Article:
Health Reform in a Post-Election World

With Election Day here, readers may be wondering how the next President will affect the future of the Affordable Care Act.  President Obama continues to support the major provisions of the ACA and is pushing for its full implementation.  Recently, the Department of Health and Human Services has slowed its release of proposed regulations implementing health reform, but it is widely expected that if President Obama wins a second term, HHS will quickly release a backlog of such regulations.  Similarly, states will have to move quickly in order to announce by November 16 whether they will implement a health insurance exchange. 

Even if Governor Romney wins the Presidency, commentators have predicted that HHS may push to release as many final regulations as possible at least sixty days prior to Romney’s inauguration in an attempt to prevent holds or other revisions.  However, in a Romney administration, the fate of the ACA is uncertain.  Governor Romney has pledged to repeal the law, which may be difficult unless Republicans win enough Senate seats today to defeat a filibuster and maintain a majority of seats in the House of Representatives.  Romney has stated that he will issue an executive order allowing the government to issue “Obamacare waivers” to the states.  However, it is unclear whether or how such waivers could be granted under current ACA provisions.  Experts predict that Romney’s best chance of repealing at least part of the ACA may be through the budget reconciliation process, but even that is likely to be time consuming and contentious.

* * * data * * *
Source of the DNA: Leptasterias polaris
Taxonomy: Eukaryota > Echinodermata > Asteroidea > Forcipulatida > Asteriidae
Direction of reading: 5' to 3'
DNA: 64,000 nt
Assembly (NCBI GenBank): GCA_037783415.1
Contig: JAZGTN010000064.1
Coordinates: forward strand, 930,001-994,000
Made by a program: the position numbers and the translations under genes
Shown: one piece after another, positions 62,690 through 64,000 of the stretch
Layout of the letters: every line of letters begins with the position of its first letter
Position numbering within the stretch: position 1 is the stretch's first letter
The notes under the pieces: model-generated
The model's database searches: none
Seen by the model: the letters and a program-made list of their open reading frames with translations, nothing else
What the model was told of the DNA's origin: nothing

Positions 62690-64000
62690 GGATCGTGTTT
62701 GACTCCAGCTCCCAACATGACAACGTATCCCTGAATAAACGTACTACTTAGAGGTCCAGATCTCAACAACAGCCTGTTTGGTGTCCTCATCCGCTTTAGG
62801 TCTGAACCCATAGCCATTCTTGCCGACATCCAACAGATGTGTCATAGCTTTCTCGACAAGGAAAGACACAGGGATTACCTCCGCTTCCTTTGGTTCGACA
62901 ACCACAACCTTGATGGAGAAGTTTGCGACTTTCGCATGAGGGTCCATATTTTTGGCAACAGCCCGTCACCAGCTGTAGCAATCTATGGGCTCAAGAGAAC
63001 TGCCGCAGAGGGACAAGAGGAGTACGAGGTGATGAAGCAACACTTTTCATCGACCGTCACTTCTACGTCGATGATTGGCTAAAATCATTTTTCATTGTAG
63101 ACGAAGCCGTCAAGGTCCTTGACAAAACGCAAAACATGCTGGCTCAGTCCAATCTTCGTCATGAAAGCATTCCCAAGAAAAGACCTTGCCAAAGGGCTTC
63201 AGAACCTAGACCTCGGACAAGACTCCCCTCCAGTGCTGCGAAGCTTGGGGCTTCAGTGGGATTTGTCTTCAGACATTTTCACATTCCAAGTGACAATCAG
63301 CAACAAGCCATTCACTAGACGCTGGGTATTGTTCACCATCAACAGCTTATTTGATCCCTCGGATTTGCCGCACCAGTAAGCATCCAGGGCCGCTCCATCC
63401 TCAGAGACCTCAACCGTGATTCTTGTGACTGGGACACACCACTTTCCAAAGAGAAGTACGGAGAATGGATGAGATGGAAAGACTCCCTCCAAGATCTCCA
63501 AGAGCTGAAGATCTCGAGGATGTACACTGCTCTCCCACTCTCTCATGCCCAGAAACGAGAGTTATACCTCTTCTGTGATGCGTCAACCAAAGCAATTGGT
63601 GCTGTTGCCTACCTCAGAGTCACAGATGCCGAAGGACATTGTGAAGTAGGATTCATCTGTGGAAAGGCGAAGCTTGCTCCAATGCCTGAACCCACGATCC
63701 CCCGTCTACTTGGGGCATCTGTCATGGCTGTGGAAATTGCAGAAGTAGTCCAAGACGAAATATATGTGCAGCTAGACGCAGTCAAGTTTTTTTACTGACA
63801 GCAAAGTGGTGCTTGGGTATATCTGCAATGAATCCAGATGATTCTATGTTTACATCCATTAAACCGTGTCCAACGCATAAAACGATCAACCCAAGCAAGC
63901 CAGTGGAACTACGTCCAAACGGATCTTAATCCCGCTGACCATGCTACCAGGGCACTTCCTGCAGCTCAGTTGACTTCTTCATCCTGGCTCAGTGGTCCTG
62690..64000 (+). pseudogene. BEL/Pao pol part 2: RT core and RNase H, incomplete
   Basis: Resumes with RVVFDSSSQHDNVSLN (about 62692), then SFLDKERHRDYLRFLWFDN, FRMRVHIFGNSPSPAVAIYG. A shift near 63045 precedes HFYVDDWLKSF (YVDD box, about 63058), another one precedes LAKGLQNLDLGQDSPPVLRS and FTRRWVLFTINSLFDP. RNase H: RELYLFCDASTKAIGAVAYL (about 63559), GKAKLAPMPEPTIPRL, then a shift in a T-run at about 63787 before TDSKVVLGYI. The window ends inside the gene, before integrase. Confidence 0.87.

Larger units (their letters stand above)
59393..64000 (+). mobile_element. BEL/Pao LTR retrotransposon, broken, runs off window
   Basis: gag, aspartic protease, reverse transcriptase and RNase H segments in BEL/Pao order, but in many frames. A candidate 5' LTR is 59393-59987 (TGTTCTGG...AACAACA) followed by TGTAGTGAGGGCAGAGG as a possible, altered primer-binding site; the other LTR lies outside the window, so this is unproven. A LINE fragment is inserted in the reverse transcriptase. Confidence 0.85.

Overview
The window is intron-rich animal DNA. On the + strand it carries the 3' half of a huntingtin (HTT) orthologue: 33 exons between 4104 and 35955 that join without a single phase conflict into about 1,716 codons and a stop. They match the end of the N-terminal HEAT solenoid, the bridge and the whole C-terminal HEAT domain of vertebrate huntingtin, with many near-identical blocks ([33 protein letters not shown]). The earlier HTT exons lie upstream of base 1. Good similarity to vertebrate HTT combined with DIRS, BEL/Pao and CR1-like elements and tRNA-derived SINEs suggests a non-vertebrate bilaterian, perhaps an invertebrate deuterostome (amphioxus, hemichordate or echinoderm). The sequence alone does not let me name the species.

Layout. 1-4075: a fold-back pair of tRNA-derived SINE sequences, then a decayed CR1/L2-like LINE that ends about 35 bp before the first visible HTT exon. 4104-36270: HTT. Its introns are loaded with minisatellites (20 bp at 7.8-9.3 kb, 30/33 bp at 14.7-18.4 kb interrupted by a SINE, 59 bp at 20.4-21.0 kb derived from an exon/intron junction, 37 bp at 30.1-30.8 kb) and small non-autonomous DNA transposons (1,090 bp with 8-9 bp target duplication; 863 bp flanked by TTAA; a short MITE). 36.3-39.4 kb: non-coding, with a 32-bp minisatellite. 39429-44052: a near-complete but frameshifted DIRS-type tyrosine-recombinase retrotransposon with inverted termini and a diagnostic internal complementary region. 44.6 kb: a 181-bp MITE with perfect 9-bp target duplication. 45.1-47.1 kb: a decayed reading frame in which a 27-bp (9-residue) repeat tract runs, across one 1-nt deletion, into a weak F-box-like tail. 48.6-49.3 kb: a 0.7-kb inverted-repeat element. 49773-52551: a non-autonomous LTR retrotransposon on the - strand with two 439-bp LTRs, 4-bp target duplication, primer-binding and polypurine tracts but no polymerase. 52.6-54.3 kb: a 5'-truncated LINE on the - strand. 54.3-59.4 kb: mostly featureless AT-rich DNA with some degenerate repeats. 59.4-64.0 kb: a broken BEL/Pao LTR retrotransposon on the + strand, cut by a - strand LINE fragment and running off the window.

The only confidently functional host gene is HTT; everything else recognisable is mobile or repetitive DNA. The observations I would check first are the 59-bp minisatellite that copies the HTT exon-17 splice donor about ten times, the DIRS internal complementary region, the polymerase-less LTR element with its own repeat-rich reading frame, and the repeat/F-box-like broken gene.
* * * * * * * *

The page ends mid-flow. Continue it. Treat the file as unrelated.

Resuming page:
For now, the only certainty is that health plan sponsors should stay tuned and watch for the election results.

Today’s post was contributed by Maureen M. Maly.

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